NASA announced June 19 that GEMS was selected for development as part of the agency's Small Explorer (SMEX) series of cost-efficient and highly productive space-science satellites. GEMS will launch no earlier than 2014 on a mission lasting up to two years.

GEMS costs are capped at $105 million, excluding launch vehicle.

Corporate and academic partners are responsible for other aspects of the mission.

Orbital Sciences Corporation in Dulles, Va., will provide the spacecraft bus and mission operations. ATK Space in Goleta, Calif., will build a 4-meter deployable boom that will place the X-ray mirrors at the proper distance from the detectors once GEMS reaches orbit. NASA's Ames Research Center in Moffett Field, Calif., will partner in the science, provide science data processing software and assist in tracking the spacecraft's development.

Source: NASA/Goddard Space Flight Center

Explore further: Voyager map details Neptune's strange moon Triton

add to favorites email to friend print save as pdf

Related Stories

Searching the heavens -- GLAST

May 01, 2008

A new space mission, due to launch this month, is going to shed light on some of the most extreme astrophysical processes in nature - including pulsars, remnants of supernovae, and supermassive black holes. It could even ...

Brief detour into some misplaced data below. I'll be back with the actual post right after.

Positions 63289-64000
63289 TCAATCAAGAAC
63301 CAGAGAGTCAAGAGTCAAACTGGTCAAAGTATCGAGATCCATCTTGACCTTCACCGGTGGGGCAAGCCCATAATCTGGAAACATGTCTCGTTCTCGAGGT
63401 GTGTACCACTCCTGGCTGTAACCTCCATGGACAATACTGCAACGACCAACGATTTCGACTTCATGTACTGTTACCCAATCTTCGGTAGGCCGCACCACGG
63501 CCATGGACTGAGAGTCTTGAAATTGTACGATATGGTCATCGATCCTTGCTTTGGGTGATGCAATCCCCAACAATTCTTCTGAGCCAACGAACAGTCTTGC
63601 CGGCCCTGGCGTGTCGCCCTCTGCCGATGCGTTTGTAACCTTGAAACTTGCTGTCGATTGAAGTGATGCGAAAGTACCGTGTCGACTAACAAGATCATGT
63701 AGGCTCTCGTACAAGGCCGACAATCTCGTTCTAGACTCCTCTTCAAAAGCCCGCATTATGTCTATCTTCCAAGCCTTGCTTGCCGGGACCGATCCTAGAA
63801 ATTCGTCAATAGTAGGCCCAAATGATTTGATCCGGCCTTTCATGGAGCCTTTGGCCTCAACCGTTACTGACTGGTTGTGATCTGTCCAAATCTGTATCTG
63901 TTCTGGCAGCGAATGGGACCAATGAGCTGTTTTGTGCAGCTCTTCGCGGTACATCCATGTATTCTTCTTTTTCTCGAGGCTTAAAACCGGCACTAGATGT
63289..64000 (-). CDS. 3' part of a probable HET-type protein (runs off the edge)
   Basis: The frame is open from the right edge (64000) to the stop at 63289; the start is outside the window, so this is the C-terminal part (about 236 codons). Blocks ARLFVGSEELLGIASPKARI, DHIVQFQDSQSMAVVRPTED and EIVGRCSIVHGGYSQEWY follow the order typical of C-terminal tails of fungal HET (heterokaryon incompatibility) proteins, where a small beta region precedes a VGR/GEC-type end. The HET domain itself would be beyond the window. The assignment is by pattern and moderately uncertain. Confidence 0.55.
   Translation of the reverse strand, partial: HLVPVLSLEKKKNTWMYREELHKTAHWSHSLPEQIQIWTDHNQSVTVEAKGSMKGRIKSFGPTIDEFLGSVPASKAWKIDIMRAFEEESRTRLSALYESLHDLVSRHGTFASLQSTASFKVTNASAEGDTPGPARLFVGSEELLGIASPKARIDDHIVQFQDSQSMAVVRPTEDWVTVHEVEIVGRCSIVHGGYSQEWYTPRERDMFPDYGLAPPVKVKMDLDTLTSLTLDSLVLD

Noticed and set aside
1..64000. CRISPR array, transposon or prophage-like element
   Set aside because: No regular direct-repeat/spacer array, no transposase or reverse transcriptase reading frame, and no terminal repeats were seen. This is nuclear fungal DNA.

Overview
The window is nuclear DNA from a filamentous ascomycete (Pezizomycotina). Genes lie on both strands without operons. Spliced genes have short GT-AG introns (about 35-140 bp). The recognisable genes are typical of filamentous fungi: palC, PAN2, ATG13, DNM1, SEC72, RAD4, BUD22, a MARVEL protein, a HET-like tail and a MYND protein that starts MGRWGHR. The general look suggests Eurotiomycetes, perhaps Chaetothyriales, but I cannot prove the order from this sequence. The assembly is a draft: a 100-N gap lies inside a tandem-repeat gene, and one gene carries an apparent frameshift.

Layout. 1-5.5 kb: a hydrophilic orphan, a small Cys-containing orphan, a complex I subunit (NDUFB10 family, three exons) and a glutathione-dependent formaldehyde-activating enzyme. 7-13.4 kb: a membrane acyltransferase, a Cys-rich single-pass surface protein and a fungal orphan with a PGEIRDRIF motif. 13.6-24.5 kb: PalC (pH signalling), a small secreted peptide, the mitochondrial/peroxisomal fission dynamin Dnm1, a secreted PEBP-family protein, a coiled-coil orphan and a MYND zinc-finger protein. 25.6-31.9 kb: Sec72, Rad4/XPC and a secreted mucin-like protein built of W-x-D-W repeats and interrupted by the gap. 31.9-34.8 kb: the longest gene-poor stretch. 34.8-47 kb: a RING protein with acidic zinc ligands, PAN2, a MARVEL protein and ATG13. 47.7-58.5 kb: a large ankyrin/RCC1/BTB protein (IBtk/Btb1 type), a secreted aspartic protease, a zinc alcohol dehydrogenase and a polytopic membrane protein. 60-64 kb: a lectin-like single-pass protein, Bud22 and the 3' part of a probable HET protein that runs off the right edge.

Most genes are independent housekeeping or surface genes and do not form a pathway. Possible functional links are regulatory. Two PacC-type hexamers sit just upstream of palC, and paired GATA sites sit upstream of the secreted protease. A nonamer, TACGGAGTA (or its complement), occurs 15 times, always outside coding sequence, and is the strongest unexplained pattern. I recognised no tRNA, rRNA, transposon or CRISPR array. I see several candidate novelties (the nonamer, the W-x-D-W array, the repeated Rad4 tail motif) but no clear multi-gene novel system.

'Extreme Physics' Observatory Prepares for Flight

May 18, 2006

Scientists and engineers have completed assembly of the primary instrument for the Gamma-ray Large Area Space Telescope, or GLAST, a breakthrough orbiting observatory scheduled to launch from NASA's Kennedy Space Center in ...

NASA targets GLAST launch for no earlier than June 11

Jun 06, 2008

NASA has set June 11 as the new no-earlier-than target launch date for the Gamma-ray Large Area Space Telescope, or GLAST, from Cape Canaveral Air Force Station in Florida. The launch window extends from 11:45 ...

Recommended for you

Voyager map details Neptune's strange moon Triton

36 minutes ago

(Phys.org) —NASA's Voyager 2 spacecraft gave humanity its first close-up look at Neptune and its moon Triton in the summer of 1989. Like an old film, Voyager's historic footage of Triton has been "restored" ...

How the sun caused an aurora this week

1 hour ago

On the evening of Aug. 20, 2014, the International Space Station was flying past North America when it flew over the dazzling, green blue lights of an aurora. On board, astronaut Reid Wiseman captured this ...

NKorea launch pad expansion 'nearing completion'

13 hours ago

A U.S. research institute says construction to upgrade North Korea's main rocket launch pad should be completed by fall, allowing Pyongyang (pyuhng-yahng) to conduct a launch by year's end if it decides to do so.

Mars, Saturn and the claws of Scorpius

19 hours ago

Look up at the night sky this week and you'll find Mars and Saturn together in the west. Mars stands out with its reddish colouring and you might just be able to detect a faint yellow tinge to Saturn. ...

User comments : 1

Adjust slider to filter visible comments by rank

Display comments: newest first

zevkirsh
not rated yet Aug 04, 2009
this research sounds like a gem!